Great, Lapland Just Recorded Its Hottest Temperature in 100 Years

‘We should be worried,’ Greenpeace in Finland told VICE World News, as it reached 33.6 degrees celsius in Lapland.
It’s 33.6 Degrees in Lapland Right Now. Fantastic.
Nordic countries have experience an intense heatwave recently. In this photo a woman sits in water on Oland Island, Sweden, during a record-breaking heatwave in 2018. Photo: Michal Fludra/NurPhoto via Getty Images

Lapland, the most northerly part of Finland known for its deep winters, has recorded its hottest temperature in more than 100 years.

It reached 33.6 degrees celsius (or 92.5 Fahrenheit) at a weather station at Kevo near the border with Norway on Sunday. That’s the highest temperature recorded in Lapland, which lies within the Arctic Circle, since 1914, when it reached 34.7 degrees celsius.

Nordic countries are experiencing an intense heatwave, with new records set in both Norway and Sweden. In Banak in Norway, it reached 34.3 degrees celsius.


It’s difficult to tie individual weather patterns to the climate crisis, but scientists say extreme weather events are increasing in number and intensity due to global warming. 

In Canada, a heatwave was linked to hundreds of deaths over a five-day period of unbearable heat. Last month, Siberia reported a record temperature of 47 degrees, according to the European Union's Earth Observation Programme.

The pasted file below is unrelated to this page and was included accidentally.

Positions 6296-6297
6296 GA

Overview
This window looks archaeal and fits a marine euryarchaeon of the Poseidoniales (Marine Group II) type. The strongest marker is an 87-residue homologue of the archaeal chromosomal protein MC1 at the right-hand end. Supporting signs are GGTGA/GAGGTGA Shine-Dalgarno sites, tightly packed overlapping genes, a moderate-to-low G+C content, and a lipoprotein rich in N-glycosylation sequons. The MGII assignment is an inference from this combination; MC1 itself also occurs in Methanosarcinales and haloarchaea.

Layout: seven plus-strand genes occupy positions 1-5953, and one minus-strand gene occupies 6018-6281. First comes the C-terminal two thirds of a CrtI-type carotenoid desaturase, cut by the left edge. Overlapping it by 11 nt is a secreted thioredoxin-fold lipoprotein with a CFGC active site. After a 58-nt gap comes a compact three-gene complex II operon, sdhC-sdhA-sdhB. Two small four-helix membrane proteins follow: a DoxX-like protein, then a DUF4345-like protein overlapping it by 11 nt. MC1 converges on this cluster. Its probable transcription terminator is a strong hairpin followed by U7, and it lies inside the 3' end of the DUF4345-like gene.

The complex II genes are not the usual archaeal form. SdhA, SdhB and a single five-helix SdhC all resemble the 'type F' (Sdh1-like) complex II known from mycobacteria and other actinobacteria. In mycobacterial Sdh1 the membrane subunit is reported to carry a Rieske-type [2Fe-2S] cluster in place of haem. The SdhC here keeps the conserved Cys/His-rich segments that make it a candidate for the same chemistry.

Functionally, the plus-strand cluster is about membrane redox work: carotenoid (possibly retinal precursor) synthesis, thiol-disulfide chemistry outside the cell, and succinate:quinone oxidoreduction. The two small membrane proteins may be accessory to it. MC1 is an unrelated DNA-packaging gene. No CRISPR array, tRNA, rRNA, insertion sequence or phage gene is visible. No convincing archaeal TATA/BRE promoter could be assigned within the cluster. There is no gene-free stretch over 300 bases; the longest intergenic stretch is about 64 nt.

“[This will get worse], unless we take urgent action to stay on course to meet the 1.5°C goal outlined in the Paris Agreement to avoid the worst-case climate scenarios,” said Juha Aromaa, the deputy programme manager of Greenpeace Nordic in Finland. “We must end our use of fossil fuels now to halt the global heating that fuels wildfires.”

Aromaa said record temperatures in Nordic countries were a clear example of extreme weather events made more frequent due to climate change.

“Fossil-fuel driven climate change is contributing to an increase in the frequency and intensity of heatwaves as well as driving the conditions for bigger and faster-growing wildfires,” Aromaa said. “We should be worried.”